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effect of web on vibration sensitivity

effect of web on vibration sensitivity - J Exp Biol(1963 40...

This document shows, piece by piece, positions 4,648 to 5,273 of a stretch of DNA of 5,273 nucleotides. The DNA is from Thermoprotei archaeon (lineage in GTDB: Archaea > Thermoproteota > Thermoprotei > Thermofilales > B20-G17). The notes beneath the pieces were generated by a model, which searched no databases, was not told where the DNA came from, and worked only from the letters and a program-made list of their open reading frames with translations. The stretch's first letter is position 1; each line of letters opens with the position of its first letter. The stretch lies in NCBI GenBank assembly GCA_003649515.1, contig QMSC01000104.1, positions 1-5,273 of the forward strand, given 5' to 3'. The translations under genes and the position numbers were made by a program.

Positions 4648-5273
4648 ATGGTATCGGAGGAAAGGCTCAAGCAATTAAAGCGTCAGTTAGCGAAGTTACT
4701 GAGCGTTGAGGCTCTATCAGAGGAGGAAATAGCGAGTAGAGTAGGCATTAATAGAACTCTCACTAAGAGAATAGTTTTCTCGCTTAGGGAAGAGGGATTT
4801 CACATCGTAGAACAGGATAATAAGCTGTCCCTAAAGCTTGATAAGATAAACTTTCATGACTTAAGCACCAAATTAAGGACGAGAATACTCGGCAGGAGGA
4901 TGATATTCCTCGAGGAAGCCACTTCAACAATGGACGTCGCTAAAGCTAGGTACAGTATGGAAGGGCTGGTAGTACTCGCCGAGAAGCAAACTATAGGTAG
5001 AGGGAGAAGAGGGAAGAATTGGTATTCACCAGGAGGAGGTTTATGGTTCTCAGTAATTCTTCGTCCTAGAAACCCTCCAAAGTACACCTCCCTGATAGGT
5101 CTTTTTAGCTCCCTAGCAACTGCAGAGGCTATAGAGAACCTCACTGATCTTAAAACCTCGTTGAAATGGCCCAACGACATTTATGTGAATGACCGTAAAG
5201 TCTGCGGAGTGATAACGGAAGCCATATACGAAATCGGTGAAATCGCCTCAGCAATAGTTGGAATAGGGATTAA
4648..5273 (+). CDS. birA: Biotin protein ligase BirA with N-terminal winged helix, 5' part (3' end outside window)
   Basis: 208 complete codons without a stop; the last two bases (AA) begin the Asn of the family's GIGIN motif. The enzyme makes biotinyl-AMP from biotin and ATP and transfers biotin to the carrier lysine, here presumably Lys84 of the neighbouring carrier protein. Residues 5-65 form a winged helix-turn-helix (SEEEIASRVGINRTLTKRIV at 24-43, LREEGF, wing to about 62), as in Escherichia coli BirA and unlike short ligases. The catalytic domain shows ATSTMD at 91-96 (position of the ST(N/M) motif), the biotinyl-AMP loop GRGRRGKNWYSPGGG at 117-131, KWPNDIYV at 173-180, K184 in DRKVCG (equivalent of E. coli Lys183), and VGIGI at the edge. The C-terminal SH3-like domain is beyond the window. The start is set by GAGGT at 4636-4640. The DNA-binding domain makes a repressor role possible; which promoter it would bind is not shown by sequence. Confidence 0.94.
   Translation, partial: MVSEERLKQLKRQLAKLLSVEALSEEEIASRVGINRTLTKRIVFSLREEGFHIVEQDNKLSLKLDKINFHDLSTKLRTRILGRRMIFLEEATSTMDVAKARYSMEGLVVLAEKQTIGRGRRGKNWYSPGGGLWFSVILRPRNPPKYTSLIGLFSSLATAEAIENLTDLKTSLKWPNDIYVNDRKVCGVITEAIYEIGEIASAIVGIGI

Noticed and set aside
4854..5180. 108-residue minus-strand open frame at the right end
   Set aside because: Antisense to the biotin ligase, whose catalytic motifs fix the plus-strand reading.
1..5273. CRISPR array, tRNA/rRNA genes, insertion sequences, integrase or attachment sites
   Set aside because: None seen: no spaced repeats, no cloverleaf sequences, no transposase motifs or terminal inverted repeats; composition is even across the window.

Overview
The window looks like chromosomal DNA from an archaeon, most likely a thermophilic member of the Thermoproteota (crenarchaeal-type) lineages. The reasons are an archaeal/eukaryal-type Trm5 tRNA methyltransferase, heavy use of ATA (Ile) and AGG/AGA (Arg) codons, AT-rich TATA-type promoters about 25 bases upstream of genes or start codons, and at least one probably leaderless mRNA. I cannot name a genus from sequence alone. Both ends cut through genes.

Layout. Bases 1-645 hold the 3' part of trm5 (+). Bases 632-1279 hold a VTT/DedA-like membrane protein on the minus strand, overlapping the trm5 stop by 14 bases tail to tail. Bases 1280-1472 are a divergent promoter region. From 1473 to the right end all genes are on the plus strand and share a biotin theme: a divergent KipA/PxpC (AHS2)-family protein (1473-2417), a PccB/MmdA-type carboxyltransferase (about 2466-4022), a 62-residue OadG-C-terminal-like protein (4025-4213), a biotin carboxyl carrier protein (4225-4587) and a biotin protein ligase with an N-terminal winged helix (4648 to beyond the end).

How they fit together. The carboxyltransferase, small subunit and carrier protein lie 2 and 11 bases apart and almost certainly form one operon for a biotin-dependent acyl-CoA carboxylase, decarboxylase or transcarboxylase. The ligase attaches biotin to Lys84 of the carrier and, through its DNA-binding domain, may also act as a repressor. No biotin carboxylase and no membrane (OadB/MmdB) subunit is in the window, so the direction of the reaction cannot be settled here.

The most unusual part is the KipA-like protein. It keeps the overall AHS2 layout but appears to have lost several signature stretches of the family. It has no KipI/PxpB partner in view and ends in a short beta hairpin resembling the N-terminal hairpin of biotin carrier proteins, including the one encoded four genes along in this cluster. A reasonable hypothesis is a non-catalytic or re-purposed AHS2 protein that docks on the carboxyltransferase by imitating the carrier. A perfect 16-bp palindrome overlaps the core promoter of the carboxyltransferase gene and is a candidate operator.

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J. Exp. Biol. (1963), 40, 595-611 With 13 text-figures Printed in Great Britain THE EFFECT OF THE WEB ON VIBRATION SENSITIVITY IN THE SPIDER, ACHAEARANEA TEPIDARIORUM (KOCH)* BY CHARLES WALCOTT Division of Engineering and Applied Physics, Harvard University, Cambridge, Massachusetts {Received 16 April 1963) The common house spider, Achaearanea tepidariorum, has a sensitive vibration receptor in each of its eight legs. The receptor has been shown to respond to air-borne sound as well as to direct vibration (Walcott & Van der Kloot, 1959). But for a spider on its web a more usual source of information about the outside world comes from vibrations of the web strands themselves. What is the response of the receptor to the vibrations of the web? Liesenfeld (1956, 1961) has described some of the pro- perties of spider webs and recorded the electrical response of the vibration receptors of a variety of species of spiders to vibrations of the substrate. Nowhere, however, can one find information on how vibrations of the web are translated by the spider's vibration receptor into electrical impulses in the sensory nerve. One of the striking characteristics of the spider's vibration receptor is its dramatic variation in sensitivity to closely adjacent frequencies of air-borne sound. It appears that the ten receptor units of which the sense organ is composed are tuned. The sharp- ness of this tuning is such that the threshold of the preparation may vary by as much as 1 db. as the frequency is changed 1 cyc./sec. from 250 to 251 cyc./sec. When the tip of the leg was cemented to a crystal phonograph pick-up cartridge instead of being left free to vibrate in response to air-borne sound, the variation in threshold sensitivity to different frequencies disappeared. But a spider responding to vibrations of the strands of its web must be undergoing a direct vibration of its legs. Are all the characteristics of the sense organ's response to air-borne sound, the peaks in the threshold and the frequency discrimination, just an artifact of the experimental arrangement or do they play a significant role in the life of the spider as an integral property of its vibration receptor? This paper will examine the role of the web in the spider's sensitivity to vibration and to air-borne sound. Included in this report are data on the transmission of vibration by single strands of spider silk and on the effect of these web strands upon the sensi- tivity, tuning and frequency discrimination of the receptor. In addition, the sense organ's response to web-borne vibrations is compared with its response to air-borne sound. These electrophysiological investigations have raised several questions about the spider's use of the information its receptor provides. For this reason, data on the frequencies of vibration and sound generated by insects snared in spider webs and on the responses of spiders to these vibrations are also included.
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